We don't need you to remind us of some of the lamer aspects of what the media liked to call 'Cool Brittania'.
Politics and pop really don't mix.
But this blog would never (normally) hear a word said against Jarvis Cocker, the nation's unofficial poet laureate whatever Downing St and Buckingham Palace might tell us.
I assume most of you who are also of the right age to know - ie, a bit too old to have any clue about what is going on now - will agree that the correct answer to the so-called Blur vs Oasis battle of the indie bands was Pulp.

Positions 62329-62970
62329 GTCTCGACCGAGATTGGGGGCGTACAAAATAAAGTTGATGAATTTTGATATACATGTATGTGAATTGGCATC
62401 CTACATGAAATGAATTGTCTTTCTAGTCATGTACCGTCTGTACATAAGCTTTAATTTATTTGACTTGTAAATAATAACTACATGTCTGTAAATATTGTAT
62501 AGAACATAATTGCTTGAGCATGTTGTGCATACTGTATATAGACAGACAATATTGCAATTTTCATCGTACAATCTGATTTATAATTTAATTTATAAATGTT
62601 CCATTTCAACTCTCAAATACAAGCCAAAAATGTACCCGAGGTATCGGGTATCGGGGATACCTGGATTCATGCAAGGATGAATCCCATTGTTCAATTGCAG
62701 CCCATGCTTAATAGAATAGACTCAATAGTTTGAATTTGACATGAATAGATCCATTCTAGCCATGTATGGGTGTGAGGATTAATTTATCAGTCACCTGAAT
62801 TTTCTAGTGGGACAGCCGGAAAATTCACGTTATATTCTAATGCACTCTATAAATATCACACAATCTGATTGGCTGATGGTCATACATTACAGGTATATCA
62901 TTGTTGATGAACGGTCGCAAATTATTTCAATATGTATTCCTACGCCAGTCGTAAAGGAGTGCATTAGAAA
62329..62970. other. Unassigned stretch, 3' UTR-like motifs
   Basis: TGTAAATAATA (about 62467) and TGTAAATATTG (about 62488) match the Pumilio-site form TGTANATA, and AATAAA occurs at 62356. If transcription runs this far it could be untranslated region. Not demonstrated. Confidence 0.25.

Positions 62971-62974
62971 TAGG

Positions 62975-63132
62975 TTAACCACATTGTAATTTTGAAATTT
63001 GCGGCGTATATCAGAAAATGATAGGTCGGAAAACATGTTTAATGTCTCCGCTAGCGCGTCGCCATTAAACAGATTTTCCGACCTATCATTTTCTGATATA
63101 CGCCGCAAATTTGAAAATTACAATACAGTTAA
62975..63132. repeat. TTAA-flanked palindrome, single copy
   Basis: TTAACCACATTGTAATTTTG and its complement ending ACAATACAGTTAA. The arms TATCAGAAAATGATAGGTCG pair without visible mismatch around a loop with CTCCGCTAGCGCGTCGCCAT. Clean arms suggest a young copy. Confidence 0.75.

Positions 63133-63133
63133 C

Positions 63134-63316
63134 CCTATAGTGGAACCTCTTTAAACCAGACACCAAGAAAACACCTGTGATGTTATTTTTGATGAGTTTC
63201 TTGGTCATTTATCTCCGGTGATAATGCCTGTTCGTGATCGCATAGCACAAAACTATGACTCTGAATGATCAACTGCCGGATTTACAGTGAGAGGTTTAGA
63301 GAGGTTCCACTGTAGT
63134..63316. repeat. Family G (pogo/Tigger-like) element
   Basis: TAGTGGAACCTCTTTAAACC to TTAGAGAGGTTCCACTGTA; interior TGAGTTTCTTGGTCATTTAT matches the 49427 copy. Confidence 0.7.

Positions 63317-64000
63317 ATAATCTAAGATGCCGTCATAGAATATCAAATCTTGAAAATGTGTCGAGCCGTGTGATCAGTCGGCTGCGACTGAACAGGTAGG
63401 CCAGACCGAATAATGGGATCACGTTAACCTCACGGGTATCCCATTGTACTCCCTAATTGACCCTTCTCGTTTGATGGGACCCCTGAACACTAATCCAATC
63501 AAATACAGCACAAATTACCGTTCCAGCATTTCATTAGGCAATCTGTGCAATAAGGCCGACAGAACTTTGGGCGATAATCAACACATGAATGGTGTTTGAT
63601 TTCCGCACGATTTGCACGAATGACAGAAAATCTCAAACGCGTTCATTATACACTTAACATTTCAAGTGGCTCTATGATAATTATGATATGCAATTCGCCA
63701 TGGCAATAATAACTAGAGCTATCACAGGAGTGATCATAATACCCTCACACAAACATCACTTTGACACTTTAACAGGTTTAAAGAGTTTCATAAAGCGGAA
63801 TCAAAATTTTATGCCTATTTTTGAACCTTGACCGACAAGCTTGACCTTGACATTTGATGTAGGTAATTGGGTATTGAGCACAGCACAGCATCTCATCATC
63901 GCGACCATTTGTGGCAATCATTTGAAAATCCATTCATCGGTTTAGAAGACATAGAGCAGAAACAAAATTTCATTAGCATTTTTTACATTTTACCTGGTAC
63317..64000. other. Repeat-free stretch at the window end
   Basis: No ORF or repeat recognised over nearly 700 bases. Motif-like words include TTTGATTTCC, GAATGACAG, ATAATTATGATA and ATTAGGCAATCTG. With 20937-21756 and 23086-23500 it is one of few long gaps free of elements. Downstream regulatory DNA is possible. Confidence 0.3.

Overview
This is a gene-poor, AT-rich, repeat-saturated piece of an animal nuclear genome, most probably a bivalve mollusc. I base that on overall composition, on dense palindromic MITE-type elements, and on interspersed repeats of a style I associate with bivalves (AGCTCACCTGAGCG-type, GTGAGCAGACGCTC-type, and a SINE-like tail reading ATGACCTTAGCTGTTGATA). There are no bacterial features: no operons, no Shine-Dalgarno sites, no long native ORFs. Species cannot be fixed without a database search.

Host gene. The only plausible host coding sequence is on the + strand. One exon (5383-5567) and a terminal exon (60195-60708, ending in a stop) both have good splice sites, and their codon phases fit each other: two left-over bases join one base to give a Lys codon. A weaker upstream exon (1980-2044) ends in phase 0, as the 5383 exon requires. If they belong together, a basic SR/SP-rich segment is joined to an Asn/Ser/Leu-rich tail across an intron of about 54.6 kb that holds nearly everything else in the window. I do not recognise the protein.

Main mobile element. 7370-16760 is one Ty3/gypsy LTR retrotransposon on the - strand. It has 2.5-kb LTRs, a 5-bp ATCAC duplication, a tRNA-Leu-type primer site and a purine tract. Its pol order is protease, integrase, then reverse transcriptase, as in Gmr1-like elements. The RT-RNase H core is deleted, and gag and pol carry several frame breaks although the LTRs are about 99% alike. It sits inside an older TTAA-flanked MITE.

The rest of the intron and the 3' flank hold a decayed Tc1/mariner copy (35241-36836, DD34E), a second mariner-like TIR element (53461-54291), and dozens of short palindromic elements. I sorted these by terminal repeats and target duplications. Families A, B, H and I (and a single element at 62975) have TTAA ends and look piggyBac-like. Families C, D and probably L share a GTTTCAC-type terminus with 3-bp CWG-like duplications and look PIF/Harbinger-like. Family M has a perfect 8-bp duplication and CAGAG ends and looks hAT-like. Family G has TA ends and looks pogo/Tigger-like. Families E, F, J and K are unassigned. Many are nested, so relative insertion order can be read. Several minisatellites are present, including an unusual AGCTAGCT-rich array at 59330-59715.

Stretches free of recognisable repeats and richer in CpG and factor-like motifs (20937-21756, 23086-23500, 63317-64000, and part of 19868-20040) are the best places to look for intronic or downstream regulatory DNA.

(If we are having transferable voting systems, of course that is part of the broader progressive coalition aligned behind Blur).
That Jarvis' politics are some way to the left of New Labour's is no surprise.
Perhaps he even kept class on the public agenda when Labour couldn't talk about it. (Though His n Hers is even better as an album than Different Class).
What is a bit bloody depressing is his suggestion that a Tory government is 'necessary' or at least inevitable, apparently in the forthcoming GQ.
Fortunately, The Guardian reports that Saint Jarvis is issuing some clarifications.
It sounds like he still hates the Tories after all.
He's just a bit dazed and confused about whether anybody is going to do anything to stop them.